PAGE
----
image this is called pixelation, in a printed image it is usually called grain.

Pixelation is due to the magnification enlarging the image to the point that you can identify
each individual pixel. On the next page are two images, one has no pixelation whilst the
other is heavily pixelated; notice the difference in magnification levels. Colour has been
removed to make the images easier to save, store and print.

Copyright by Ernest E Bywater                                                page 2 of 5
                     Image Quality and Resolution

                                        Magnification level        pixels visible

As you can see the original appears to have two colours that make up a pattern, whilst the
magnified image shows that the original colours are made up of individual colour squares
that merge at the lower magnification level.
Copyright by Ernest E Bywater                                              page 3 of 5
                      Image Quality and Resolution
Colour Quality
An image can be stored or displayed with a number of colour qualities. They are:

       32 bit or true colour            This allows the use of up to 2 31 different colours.
       24 bit or millions of colour     This allows the use of up to 2 23 different colours.
       16 bit colour                    This exists but is very rarely used today.
       256 colours                      This utilises 256 colours, not usually used today.
       16 colours                       Utilises the basic 16 colours, not usually used today.
       Greyscale                        Various shades of grey used to show colour changes.
       Black and White                  Uses only black and white for line drawings.

As you travel down the colour choices the size of the saved image file reduces, as does the
colour choices and colour quality. Also, the lower quality colour resolutions can cause loss
of image definition. Converting a high colour image into greyscale can often save image
definition whilst also saving space, whilst dropping to a lower colour level can sometimes
lose the image definition.

File Types
There are a number of image file types, the type of file you use will affect the quality of the
saved image, its ability to replace lost or damaged data, and its storage size. The smaller
image files are usually referred to as ‘compressed’ files as various systems are used to
compress, or squash, the size of the file. The most commonly used files types are:

       Bitmap (.bmp), stores the file information by recording each individual pixel
       location and colour, starting in the top left hand corner, going across the line
       column by column, and then each line in turn.

       Graphics Image File (.gif), stores the file in a compressed format by noting areas of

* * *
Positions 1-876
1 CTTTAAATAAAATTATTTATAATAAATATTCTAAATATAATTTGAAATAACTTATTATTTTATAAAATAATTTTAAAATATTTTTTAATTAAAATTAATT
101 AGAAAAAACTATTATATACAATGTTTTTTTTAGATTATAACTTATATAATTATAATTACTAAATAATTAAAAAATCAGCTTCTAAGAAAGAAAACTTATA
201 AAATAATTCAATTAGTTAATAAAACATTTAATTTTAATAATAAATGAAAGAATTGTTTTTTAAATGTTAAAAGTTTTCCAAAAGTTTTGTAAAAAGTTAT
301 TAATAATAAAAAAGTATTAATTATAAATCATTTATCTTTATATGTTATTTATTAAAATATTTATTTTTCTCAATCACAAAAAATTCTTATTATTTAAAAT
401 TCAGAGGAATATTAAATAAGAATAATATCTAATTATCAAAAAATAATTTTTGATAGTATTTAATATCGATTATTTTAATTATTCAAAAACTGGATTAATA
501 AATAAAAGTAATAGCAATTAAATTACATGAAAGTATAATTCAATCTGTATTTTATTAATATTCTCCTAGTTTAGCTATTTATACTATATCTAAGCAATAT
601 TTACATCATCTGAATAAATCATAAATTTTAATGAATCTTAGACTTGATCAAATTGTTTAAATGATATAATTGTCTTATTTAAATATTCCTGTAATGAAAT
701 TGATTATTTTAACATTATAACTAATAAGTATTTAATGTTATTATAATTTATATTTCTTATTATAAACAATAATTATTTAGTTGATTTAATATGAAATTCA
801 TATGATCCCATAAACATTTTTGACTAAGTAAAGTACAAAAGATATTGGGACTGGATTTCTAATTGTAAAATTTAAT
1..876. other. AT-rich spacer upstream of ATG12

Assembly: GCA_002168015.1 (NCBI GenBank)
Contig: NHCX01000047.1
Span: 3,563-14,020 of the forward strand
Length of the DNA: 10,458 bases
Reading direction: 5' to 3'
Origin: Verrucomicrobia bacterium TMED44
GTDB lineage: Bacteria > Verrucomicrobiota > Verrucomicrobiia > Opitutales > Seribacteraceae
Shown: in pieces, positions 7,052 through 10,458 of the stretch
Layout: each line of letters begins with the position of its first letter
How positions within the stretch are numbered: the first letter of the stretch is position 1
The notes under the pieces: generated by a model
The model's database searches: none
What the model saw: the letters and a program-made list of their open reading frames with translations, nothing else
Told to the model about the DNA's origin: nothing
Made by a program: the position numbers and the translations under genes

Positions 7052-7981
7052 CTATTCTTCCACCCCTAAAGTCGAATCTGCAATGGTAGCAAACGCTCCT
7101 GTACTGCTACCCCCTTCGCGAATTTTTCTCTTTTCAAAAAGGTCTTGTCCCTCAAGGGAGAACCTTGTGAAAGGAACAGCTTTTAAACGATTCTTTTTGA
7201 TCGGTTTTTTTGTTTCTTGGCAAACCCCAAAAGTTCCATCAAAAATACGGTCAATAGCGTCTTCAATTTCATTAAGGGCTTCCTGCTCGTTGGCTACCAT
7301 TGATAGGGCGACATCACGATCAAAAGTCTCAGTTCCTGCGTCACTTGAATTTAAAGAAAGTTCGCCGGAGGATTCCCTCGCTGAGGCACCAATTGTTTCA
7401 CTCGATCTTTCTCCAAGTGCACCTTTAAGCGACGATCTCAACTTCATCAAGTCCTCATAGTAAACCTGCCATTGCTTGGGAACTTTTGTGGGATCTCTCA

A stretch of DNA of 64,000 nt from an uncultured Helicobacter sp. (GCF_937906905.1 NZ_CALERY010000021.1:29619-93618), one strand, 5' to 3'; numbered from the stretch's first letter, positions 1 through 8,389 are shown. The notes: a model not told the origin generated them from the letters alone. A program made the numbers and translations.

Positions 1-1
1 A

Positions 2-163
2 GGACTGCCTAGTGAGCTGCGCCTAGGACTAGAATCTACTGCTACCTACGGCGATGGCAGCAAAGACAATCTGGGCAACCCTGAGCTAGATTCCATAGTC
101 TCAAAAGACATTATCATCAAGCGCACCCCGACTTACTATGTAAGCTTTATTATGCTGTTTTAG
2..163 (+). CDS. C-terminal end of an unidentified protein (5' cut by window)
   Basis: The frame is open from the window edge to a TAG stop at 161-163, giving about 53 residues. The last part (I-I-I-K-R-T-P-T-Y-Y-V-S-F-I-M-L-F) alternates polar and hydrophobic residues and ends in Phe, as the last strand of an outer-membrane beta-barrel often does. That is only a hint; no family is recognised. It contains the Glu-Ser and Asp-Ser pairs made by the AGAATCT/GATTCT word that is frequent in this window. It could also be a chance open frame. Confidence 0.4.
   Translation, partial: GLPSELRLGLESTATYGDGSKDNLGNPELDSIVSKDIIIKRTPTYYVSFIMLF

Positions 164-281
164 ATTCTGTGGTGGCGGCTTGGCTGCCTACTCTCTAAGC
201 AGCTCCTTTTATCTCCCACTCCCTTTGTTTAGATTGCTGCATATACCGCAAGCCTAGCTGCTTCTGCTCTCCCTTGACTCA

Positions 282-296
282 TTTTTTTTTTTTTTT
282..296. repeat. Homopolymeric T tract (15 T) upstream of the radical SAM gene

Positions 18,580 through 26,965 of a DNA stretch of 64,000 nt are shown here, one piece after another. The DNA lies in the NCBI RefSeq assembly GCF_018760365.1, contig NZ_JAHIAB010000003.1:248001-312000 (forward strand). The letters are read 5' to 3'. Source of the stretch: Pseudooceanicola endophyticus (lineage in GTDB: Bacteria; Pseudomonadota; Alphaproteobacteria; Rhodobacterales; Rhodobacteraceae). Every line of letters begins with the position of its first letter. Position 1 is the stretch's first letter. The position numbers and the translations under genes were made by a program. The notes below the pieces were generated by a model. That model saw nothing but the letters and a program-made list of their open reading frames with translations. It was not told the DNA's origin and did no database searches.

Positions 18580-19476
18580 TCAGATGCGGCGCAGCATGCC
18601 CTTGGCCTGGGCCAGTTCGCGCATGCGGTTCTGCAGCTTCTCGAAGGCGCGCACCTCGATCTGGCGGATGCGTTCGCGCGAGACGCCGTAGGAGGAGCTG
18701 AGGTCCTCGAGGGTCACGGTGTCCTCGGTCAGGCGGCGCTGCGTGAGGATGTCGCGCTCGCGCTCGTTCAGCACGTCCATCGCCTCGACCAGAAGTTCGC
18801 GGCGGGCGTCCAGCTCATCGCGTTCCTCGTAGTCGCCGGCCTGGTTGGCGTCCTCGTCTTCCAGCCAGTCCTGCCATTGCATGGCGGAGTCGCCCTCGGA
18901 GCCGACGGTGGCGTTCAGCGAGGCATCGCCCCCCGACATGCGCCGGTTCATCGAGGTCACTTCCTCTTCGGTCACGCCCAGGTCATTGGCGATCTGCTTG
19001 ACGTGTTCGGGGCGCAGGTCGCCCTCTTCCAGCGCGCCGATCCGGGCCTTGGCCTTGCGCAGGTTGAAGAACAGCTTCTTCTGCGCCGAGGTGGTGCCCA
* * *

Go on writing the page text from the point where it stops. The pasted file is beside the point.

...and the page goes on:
similar colour as a group, eg position 1/1 to 5/50 are colour blue (denotes 5 lines of
       the same colour).

       Tagged Image File (.tif, or .tiff), stores the file in a similar process to a .gif file.

       Joint Photographic Experts Group (.jpg or .jpeg), stores the file in a compressed
       format similar to a .gif, but saves more space by noting the colour when it first
       appears and then referring to it. This runs the risk of losing more data if any is lost.

       Photoshop File Format (PSD), this is the native image format used by Photoshop
       and is a proprietary Adobe design. It is quick and easy to save, and transport across
       platforms and Adobe programs. When creating an image within Adobe software it
       is best to use this format until the finished product is ready for distribution.

There are many other image storage formats, but those above are the most common used
today. Jpeg files are what is usually used on the Internet or sent by e-mail as they use the
lowest storage space, and thus less transmission time. Bitmaps provide the highest quality
but can use from 10 to 50 times more space than a Jpeg image.

Copyright by Ernest E Bywater                                                     page 4 of 5
                      Image Quality and Resolution
Storage Size
The storage size of an image can be affected by the colour quality, the type of file you save
as and the resolution level chosen. A bitmap will need much more space than a jpeg file,
whilst a colour image will need more space than a greyscale image. Also an image that is
saved at 300 pixels per inch will use more space than one saved at 100 pixels per inch; a
commonly used size is 72 pixels per inch. Increasing the number of pixel per inch will
increase the size of the image in a square ratio.

That is a 4 inch x 5 inch image saved at 200 pixel per inch will need FOUR times the
amount of storage space to a 4 inch x 5 inch image saved at 100 pixel per inch. This is
because you are changing the image pixel size in two directions, sideways and down. The
drawing below will demonstrate this.

4 inches x 5 inches x 100 ppi = 20 sq inches x (100 x 100 pixels) = 200,000 pixels
4 inches x 5 inches x 200 ppi = 20 sq inches x (200 x 200 pixels) = 800,000 pixels

                   Original image                Comparative size of image

                 100 pixels per inch             Pixels per inch doubled

                                                 Sideways file size is doubled

                          As is the downwards size of the file doubled

                          Overall file size is increased by four times

Copyright by Ernest E Bywater                                                page 5 of 5